Silver Chips Online

"Jumper" falls flat on its face

Science fiction film makes for a neat travelogue but that's it

By Charles Kong, Online Op/Ed Editor
February 19, 2008
Teleportation has a high place superpower wish list. One would think that a film about a man who can travel to any place in a blink of an eye would be fascinating. But the stunning special effects alone do not make "Jumper" worth seeing. Directed by Doug Liman, who brought us the energetic "The Bourne Identity" and "Mr. and Mrs. Smith," "Jumper" lacks the action and excitement its premise promises, and combined with a confusing plot and mismatched characterization, all its potential ends up wasted.

Jumper

(released February 15, 2008)
Samuel L. Jackson as the fanatic Paladin Roland in "Jumper."
<i> Photo Courtesy of Twentieth Century Fox</i>
Chips Rating:
2 stars
PG-13
User Rating:
5 stars Votes: 2
David Rice (Hayden Christensen) discovers he can teleport and uses this ability for his own pleasures. But soon he finds himself in a war that has been raging for centuries between "Jumpers" and those who have sworn to kill them. Photo courtesy of Twentieth Century Fox.
Based on Steven Jay Gould's popular science fiction novel, "Jumper" follows the story of young adult David Rice (Hayden Christensen) who leads a materialistic life of hedonism after he discovers that he has the unique ability to teleport anywhere. David has the whole world in his hands until he meets the menacing white-haired jumper hunter Roland (Samuel Jackson), and finds himself in the middle of a war between Jumpers and the Paladins, religious fanatic warriors who have dedicated their lives to killing the teleporting abominations. David, relentlessly pursued around the world by Roland and his gang of shock stick wielding henchmen, joins forces with another jumper, Griffin (Jamie Bell), " all the while trying to protect his high school crush Millie (Rachel Bilson) from becoming the Paladins' latest target.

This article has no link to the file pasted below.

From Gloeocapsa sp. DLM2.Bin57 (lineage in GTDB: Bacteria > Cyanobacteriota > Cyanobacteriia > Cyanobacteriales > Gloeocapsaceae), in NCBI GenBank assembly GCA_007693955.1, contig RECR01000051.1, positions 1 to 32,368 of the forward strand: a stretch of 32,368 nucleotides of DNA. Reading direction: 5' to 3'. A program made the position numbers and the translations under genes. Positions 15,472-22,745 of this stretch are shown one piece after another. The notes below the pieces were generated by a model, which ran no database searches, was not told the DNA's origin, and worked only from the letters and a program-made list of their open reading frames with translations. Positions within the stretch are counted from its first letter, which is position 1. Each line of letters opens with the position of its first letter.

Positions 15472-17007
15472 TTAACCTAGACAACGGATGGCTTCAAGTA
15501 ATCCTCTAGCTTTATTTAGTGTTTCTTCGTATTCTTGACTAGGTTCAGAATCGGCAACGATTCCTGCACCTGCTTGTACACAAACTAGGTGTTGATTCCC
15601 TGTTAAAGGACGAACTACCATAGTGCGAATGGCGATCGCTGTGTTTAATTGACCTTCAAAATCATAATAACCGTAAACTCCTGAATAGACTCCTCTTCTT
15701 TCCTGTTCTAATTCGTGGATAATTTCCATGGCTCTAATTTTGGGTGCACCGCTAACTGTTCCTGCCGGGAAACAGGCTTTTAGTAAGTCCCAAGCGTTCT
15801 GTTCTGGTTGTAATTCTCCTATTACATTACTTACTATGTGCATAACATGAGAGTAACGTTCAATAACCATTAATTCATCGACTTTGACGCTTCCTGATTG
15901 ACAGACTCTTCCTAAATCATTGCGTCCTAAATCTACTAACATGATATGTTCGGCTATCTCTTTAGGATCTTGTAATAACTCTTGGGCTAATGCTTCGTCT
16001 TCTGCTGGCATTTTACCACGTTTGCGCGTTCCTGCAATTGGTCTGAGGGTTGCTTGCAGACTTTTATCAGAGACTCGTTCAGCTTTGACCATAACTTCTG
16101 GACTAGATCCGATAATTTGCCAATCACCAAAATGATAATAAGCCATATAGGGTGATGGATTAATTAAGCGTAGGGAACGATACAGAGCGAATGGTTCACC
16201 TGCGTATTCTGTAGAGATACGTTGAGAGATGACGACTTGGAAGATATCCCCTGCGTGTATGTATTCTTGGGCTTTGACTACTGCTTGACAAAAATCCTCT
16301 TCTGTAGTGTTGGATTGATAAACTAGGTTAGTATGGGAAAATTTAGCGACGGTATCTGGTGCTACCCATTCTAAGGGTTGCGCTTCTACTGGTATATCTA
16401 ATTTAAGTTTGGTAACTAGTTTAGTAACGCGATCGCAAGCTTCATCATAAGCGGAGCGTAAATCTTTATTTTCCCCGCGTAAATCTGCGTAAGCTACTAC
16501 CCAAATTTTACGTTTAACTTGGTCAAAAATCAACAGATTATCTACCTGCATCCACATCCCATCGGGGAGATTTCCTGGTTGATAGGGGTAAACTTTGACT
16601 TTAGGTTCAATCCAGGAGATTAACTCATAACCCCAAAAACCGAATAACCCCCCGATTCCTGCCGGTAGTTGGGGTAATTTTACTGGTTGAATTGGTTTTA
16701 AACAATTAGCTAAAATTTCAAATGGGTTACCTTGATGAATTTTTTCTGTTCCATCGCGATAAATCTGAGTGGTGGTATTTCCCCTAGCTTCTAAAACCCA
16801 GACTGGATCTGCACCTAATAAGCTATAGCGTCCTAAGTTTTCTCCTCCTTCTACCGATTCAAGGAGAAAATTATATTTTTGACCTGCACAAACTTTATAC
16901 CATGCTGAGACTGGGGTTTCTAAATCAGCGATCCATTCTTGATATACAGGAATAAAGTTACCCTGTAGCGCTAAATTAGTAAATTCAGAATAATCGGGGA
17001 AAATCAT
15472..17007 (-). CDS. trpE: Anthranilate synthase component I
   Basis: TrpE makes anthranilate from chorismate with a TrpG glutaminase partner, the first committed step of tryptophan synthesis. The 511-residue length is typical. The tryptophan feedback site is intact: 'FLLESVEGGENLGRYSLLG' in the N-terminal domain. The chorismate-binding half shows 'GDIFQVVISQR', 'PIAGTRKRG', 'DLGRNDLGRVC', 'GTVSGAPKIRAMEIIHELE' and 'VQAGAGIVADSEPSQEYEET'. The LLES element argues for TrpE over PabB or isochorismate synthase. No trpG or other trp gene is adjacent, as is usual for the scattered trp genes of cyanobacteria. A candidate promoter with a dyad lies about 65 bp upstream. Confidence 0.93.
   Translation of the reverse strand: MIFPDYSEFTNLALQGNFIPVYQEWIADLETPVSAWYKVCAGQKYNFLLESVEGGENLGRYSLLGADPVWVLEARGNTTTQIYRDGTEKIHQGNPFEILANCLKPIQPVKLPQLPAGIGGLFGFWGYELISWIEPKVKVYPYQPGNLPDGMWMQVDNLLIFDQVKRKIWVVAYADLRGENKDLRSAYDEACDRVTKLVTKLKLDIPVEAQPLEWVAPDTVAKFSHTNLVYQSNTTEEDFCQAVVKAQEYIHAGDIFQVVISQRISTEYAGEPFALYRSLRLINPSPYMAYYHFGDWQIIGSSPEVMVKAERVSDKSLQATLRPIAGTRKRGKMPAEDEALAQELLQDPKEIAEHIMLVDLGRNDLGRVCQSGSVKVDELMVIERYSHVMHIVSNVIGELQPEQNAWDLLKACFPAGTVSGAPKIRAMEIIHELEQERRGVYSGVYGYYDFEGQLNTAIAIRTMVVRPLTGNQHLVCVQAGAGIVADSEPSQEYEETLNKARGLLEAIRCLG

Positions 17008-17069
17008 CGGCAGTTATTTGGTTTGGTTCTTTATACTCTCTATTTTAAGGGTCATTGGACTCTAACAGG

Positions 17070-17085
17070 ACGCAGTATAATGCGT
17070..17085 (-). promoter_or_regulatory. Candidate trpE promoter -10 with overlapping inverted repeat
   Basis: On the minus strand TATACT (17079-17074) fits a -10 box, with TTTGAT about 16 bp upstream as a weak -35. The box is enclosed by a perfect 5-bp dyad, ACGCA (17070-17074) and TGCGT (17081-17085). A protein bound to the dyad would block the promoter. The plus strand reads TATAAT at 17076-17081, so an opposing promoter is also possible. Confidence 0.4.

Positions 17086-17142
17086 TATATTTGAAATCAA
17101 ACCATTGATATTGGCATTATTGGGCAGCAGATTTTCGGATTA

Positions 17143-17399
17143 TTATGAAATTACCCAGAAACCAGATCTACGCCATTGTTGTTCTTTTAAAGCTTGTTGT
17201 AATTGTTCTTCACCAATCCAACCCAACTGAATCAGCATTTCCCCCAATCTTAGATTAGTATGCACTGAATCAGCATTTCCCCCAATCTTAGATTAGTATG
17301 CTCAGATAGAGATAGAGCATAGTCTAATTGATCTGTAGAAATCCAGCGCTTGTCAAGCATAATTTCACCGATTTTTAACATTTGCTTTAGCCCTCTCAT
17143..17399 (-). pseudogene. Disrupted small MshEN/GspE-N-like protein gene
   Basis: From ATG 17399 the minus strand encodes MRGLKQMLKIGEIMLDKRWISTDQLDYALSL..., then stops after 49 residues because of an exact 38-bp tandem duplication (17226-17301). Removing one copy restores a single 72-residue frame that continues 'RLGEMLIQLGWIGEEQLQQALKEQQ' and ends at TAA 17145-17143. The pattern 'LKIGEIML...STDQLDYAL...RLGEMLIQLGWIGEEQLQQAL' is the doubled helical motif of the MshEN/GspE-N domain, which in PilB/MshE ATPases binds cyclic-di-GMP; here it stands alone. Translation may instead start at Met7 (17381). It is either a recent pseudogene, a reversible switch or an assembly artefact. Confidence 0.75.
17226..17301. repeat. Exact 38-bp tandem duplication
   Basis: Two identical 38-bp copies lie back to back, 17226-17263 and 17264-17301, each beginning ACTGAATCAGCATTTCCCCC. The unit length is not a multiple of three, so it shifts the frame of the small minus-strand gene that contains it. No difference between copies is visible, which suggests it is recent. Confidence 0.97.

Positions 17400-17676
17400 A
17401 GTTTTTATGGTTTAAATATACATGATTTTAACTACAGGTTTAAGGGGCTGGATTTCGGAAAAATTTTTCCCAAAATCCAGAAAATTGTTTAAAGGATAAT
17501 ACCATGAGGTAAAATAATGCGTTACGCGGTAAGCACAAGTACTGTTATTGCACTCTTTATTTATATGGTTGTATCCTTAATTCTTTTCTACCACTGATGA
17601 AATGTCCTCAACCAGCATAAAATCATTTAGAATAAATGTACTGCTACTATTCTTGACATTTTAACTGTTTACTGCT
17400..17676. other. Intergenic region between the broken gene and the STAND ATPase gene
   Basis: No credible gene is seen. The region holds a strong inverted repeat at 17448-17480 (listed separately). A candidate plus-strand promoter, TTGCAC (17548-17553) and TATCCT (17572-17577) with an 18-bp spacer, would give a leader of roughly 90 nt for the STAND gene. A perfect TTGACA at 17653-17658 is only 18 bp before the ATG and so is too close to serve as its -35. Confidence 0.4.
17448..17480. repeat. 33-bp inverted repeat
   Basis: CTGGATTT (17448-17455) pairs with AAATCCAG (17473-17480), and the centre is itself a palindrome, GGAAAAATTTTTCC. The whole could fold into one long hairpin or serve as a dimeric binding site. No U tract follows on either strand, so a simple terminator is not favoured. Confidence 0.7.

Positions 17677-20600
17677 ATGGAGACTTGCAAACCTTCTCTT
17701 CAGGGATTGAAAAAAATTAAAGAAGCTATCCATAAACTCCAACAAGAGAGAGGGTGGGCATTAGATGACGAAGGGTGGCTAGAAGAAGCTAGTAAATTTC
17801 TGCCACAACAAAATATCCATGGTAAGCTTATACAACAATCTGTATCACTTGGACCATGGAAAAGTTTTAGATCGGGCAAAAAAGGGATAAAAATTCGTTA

As if that isn't confusing enough, it gets worse. The plot is filled with numerous holes that leave the audience with more questions than it can possibly answer. The screenwriters only briefly explain how the "jumping" process actually works " the jumper thinks of a place he has previously visited, and whoosh, he's there. Sometimes a jumper's arrival causes massive damage in the immediate area, sometimes it doesn't, and other obvious plot holes such as are left untouched. Even more frustratingly, why no one really seems to notice when a jumper appears amidst a crowd, even when he is driving a brand new sports car is an untouched topic.

The characters are neither interesting nor convincing enough to get the audience innervated. Christensen always wears a stoic expression on his face, for there's really nothing for him to do as David spends much of the film floundering about. Bilson's character isn't any better. Her personality is so fickle and flimsy that her relationship with David feels stale. One moment she's in love with David, the next she hates his guts. "Jumper" never defines who the audience should root for, the selfish jumpers that steal or the holy paladins that hunt them. In one scene, David watches the Katrina disaster on television, and instead of helping the victims, he goes to London to pick up a hot chick. The only character that brings any substance to the film is Griffin, a renegade jumper who has dedicated his life to killing Paladins. He's charming, funny, smart and resourceful. Unlike David, he plans his attacks against his enemies and he knows the risk of bringing along a girlfriend on a jumping adventure, or having any sort of relationships. Maybe the film should have been about Griffin instead.

The only reasons to watch the film at all are the special effects and cinematography. The dynamic scenery of the Sphinx and the Great Pyramids in Egypt, the Colosseum in Rome, the Grand Canyon in Colorado and the majestic structures of Tokyo, London and New York are truly wonders to gawk at. The jumping and fighting sequences from place to place are also fun to watch, though they lack the energy of Liman's Bourne installments. In one scene, Griffin and David are speeding in a luxurious sports car while teleporting along the road to avoid traffic, vanishing from behind dead ends and appearing in front of, or even over, other cars in their way.

But for all its grandeur, "Jumper" is bound to be forgotten. The storyline is a mess and the acting seems forced. Liman is counting on a sequel, so let us hope it will make the leap "Jumper" failed to accomplish.

"Jumper" is rated PG-13 for sequences of intense action violence, some language and brief sexuality. It is now playing in theaters everywhere.

http://silverchips.mbhs.edu/story/8160